I won't pretend I was a Mineral fan the first time they were around, who would I be kidding if I did? They formed in 1994, the year I was born, and when they played their final show, I was just 3 years of age. Yet for a band that were around for such a short period of time, they really did leave their mark. Their two studio albums, The Power Of Failing and EndSerenading have gone on to become cult hits and are said to have inspired many of the bands that are currently part of the so called ‘Emo Revival’.
I actually only discovered the band last year after a recommendation by a friend, and even then I'm not certain if it was before or after the announcement of their reformation. Regardless of that fact, when a European tour was announced, I made sure to secure tickets, and I'm delighted I did, because despite being the band's first ever UK shows, the night in London truly felt like a homecoming.
The Underworld is a notorious sweatbox even on the coldest winter nights, but even though it was packed out, it was actually bearable for once. There were a few signs that this was a monumental gig, firstly was the level of respect found in the room. There was no fighting or pushing, everyone stood shoulder to shoulder like brothers and sisters in arms, united in their excitement for the band about to play. When that band did take to the stage, nobody reached for their phones, which really is saying something these days. We were witnessing history, but the fans were happy enough just to savour the moment, instead of crudely trying to document the evening.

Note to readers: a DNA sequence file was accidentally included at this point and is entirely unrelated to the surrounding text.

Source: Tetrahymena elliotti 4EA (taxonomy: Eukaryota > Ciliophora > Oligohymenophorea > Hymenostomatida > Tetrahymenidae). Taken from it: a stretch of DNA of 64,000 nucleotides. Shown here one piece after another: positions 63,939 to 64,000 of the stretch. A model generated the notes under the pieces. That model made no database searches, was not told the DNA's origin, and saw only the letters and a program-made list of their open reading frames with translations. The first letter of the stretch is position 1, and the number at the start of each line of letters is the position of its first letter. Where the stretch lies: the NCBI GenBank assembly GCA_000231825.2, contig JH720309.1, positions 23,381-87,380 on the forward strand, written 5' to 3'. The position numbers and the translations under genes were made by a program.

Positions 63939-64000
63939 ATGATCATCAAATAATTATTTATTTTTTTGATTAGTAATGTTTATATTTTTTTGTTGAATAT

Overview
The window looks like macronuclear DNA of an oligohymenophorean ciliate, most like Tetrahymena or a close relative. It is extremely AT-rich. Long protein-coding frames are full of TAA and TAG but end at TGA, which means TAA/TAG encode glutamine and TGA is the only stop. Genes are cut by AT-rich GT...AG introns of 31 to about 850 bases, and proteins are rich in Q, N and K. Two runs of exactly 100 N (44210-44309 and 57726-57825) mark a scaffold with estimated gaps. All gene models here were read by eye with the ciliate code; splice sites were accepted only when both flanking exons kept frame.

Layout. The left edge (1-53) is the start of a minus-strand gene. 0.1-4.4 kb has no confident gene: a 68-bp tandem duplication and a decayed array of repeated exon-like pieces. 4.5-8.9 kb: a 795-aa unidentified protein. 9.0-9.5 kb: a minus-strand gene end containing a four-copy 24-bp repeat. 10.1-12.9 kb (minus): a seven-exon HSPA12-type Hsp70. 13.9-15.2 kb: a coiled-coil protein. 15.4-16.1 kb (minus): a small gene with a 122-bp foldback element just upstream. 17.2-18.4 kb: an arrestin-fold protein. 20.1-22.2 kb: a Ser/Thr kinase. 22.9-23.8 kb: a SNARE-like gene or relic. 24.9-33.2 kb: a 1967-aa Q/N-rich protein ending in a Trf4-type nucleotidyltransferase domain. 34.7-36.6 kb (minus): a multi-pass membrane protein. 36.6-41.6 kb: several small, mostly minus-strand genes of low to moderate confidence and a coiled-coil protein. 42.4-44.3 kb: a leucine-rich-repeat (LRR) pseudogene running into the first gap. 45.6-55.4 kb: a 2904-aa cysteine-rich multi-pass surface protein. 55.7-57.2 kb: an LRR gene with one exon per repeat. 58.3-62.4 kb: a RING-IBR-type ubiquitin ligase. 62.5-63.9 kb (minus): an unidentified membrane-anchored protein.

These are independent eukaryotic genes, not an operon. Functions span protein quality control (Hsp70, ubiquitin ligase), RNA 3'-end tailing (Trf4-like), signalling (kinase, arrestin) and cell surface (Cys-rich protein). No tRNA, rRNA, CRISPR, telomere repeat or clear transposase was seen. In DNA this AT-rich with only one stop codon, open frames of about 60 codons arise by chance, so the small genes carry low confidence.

Mineral reinforces the importance of strong starts to albums, and gigs, as they opened with 'Five, Eight and Ten' and 'Gloria', or tracks 1 & 2 from The Power Of Failing, and then returned to the stage for their encore with 'LoveLetterTypeWriter' and 'Palisade' which play the same roles on second, and final, album Endserenading. For a band who had been away for 17 years, they sounded so tight from the first track, all the way through to the closing notes of ‘Parking Lot’, and what a track to close with. The opening line “I wouldn't mind if you took me in my sleep tonight” probably rung true for a few of the diehard fans in the venue, their dream of seeing Mineral live looked unlikely for a very long time.
The band didn't feel the need to throw themselves across the stage, into the crowd, or anywhere else, but simply stood and performed as if their lives depended on it, and that’s all that was needed. The sheer volume of the crowd singing the lyrics back to lead singer Chris Simpson was remarkable. One of the lasting images that I took away from the concert was the sight of Frank Turner, famed musician and star in his own right, in the middle of the crowd, singing his goddamn heart out. It was brilliant to see music that can transcend boundaries, simply uniting fans, regardless of celebrity status or any other social standing. That's art to me.
By the time the proceedings drew to a close, I firmly believed that I was part of something special. All the people in that room were singing the songs of their youth, and I was honoured to be a part of it. My only wish was that I could have found Mineral sooner, so that I could those songs could mean even more to me as well.